The deployment, which began over the weekend, will reinforce military units already stationed in the desert “in order to protect oil and gas sites around the region,” said a security source in southern Tunisia. Extra troops and military equipment have been sent to the barracks at Remada and Dehibia, an isolated zone near the country’s borders with Libya and Algeria, according to the source.
The deployment according to the source is a “precautionary measure” after the hostage-taking by Islamist militants at the In Amenas gas field in southeast Algeria earlier this month, in which at least one Algerian and 37 foreign hostages were killed. In Amenas is located south of the Tunisia border, and Algerian officials said 11 of the 32 assailants were Tunisian.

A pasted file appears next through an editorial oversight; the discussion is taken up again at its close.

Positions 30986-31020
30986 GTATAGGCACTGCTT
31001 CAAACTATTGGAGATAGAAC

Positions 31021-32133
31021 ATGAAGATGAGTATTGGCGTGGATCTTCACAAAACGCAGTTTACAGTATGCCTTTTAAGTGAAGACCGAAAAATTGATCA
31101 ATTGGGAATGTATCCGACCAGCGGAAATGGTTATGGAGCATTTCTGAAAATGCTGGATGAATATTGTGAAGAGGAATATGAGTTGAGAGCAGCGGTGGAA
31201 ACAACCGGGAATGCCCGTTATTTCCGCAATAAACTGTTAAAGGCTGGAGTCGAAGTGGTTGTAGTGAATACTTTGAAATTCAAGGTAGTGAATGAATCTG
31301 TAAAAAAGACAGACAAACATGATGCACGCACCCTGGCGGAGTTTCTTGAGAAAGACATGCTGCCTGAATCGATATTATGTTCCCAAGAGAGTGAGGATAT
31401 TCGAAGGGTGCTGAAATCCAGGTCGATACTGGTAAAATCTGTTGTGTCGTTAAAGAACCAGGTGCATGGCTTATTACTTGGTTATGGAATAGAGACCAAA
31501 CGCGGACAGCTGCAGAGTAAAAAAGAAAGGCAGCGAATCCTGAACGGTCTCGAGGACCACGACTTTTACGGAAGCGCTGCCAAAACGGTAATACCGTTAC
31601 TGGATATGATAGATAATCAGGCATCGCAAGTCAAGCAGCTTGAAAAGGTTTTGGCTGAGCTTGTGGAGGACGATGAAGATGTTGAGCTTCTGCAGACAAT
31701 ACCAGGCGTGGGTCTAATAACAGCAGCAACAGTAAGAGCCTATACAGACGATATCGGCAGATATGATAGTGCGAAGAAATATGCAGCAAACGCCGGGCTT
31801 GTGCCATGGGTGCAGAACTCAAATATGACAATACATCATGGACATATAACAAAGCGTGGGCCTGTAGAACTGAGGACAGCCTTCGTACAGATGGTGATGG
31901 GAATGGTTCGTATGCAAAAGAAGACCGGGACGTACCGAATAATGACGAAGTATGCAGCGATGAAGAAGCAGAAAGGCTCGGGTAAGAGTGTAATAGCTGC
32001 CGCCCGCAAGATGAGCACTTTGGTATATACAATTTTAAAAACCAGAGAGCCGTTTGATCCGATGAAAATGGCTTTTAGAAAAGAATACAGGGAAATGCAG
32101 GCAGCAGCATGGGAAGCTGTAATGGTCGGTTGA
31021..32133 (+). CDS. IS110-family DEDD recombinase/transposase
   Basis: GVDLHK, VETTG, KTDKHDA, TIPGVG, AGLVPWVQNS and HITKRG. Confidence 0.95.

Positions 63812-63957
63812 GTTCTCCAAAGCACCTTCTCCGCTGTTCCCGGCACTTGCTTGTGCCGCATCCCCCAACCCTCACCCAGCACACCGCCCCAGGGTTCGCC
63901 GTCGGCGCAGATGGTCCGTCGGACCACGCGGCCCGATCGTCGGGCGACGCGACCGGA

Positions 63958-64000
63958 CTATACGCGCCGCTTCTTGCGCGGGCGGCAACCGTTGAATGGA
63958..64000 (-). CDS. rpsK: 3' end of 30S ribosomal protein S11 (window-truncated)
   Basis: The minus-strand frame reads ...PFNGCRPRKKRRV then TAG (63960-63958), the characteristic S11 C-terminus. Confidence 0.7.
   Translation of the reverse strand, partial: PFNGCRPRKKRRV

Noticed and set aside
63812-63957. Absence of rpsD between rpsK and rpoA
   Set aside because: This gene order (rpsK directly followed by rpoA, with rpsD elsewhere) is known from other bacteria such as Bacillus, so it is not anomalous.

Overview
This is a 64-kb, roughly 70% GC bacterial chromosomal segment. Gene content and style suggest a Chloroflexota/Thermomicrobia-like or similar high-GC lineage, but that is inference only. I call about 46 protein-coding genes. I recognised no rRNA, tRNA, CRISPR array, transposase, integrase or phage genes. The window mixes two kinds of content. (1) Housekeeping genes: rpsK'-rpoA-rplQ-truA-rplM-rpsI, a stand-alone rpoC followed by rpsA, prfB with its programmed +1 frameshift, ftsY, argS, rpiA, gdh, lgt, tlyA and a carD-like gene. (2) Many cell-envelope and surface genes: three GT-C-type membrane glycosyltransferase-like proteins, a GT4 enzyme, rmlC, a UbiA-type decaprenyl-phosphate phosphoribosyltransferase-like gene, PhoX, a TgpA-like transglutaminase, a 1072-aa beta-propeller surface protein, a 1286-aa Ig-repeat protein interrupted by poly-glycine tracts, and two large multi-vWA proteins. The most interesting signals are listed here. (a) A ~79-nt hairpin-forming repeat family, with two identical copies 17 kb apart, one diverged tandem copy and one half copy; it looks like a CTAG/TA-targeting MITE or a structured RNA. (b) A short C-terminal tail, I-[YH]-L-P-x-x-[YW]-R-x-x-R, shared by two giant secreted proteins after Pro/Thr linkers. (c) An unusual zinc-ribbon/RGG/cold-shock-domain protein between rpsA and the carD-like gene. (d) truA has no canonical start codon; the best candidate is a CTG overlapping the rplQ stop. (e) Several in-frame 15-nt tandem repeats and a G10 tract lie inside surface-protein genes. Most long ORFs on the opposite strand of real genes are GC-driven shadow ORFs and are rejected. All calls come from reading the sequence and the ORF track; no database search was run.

“These measures seek to prevent any terrorist attack targeting the (Tunisian oil and gas) fields, especially those situated along the Tunisian-Algerian border,” said another security source. The desert shared by Libya, Tunisia and Algeria has long been a smugglers’ haven, but according to the Tunisian authorities, it has now become a key zone for supplying weapons to jihadists in northern Mali.